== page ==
Supercharge Your Slaw

A good slaw is so much more than shredded vegetables drenched in mayo and the fibre and vinegar in this super-tasty recipe make it excellent for controlling your blood sugar too.

Image courtesy of chengyuzheng on

After several weeks of using a continuous glucose monitor, I am hooked on the importance of controlling blood sugar for weight control and general health. Spikes in blood sugar often mean corresponding dips which cause food cravings and a rollercoaster effect leading to a lack of control over what you eat and a resultant weight gain.

One of the most impactful ways of smoothing blood sugar levels is to eat plenty of fibre with, or preferably before, your carbohydrates. The fibre really slows the absorption of the glucose into the bloodstream and a helping of this slaw will deliver exactly that. Even better though — this slaw is supercharged with the acetic acid in the vinegar which is another amazing hack for controlling blood glucose levels when consumed before or with a meal.

Oh, and it tastes delicious…

Image by author

It’s so versatile too — great as a healthy snack, a sandwich filler, a starter or an accompaniment to your main meal. I always like to have a big bowl on the go.

You can also be incredibly flexible with the ingredients but there are two which I think are non-negotiable, and it’s the treatment of these that can really raise your slaw to new levels.

Red onion is a must but you can’t just throw in clumsy chunks — it has to be treated with love. It must be halved, very finely sliced and then macerated. Now macerating may sound dauntingly sophisticated but it amounts to nothing more than bathing something in a flavoured liquid — in this case, the red onion in red wine vinegar.

Simply toss the slivers of onion in a couple of tablespoons and leave in a sealed container for at least 30 minutes. Maceration softens the onion and releases its flavours while the resulting oniony vinegar also adds flavour to the slaw as a whole.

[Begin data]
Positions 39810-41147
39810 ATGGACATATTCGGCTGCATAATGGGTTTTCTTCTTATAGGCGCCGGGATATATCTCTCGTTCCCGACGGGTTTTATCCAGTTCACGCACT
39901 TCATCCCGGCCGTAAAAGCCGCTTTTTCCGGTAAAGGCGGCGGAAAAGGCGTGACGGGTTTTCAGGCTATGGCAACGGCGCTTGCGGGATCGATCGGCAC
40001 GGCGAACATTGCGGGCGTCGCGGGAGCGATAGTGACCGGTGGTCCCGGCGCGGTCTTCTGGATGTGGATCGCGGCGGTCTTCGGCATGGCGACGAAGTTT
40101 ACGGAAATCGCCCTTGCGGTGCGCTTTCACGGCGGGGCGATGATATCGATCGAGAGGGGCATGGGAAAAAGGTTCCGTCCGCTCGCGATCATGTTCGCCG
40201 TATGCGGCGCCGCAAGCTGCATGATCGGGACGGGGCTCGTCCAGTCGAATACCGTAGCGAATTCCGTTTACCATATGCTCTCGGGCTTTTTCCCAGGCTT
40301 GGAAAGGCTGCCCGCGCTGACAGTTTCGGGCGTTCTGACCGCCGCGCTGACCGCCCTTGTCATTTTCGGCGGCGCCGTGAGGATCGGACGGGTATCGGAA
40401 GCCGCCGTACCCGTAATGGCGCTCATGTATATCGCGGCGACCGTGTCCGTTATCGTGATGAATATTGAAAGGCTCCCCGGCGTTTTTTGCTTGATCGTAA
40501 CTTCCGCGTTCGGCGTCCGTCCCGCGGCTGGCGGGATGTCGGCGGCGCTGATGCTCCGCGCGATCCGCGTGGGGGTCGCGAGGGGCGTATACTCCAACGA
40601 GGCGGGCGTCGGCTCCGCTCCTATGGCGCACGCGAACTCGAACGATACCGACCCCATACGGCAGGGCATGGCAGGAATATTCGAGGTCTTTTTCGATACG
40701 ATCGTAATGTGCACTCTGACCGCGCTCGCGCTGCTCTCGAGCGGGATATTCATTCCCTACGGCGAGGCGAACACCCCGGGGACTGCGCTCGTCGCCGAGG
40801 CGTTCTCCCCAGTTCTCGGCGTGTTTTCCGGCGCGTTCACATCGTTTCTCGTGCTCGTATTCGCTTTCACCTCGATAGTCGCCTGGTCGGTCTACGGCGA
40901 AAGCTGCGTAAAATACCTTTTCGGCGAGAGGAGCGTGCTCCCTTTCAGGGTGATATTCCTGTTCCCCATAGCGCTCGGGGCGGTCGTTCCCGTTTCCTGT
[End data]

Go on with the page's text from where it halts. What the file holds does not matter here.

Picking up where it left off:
Cabbage is the other non-negotiable. You can use a pointed cabbage or a savoy if that’s what you have but white cabbage works best. I like to use half a small white cabbage and half a small red one — the red cabbage adds a nice burst of colour and vibrancy to the slaw.

Again, the cabbage needs to be treated with love — quartered, core removed and very thinly sliced before being tossed in salt and left in a bowl for 20–30 minutes. The salt draws out the water and softens the cabbage so after this time you can squeeze the cabbage in an absorbant cloth before returning it to a big, dry bowl for assembling the slaw.

While the onions and cabbage are doing their thing you can chop up the other ingredients for your slaw — I like to slice some very fine batons of carrot, more for colour than flavour, and add them to the mix with a finely sliced fennel bulb and some coriander. But there are loads of options including:

  • Jalapenos
  • Apples
  • Walnuts
  • Pine nuts
  • Toasted almonds
  • Pumpkin seeds
  • Caraway seeds
  • Fennel seeds etc.

Once you have everything ready, throw it all together in a big bowl and toss with the juice of a couple of lemons or a lemon and a lime. I may add some more salt and vinegar to taste but I never add mayo or oil. Mayo just reduces this deliciously zingy and versatile dish to a sickly sludge while olive oil will also make the slaw degrade very quickly and can just as easily be added on the plate if desired.

This slaw will keep happily in the fridge for a few days. It may lose a bit of its crunch but not its flavour — I don’t mind that at all.

My Slaw Recipe:

  • 1/2 small white cabbage (250g)
  • 1/2 small red cabbage (250g)
  • 1 red onion (150g)
  • 1 small fennel bulb (100g)
  • 1 large carrot (150g)
  • A small bunch of coriander (cilantro)
  • 2–3 tbsp red wine vinegar
  • 2–3 tsp fine sea salt
  • 1 x lemon
  • 1 x lime

I hope you enjoy this and I would love to hear about your slaw recipes.

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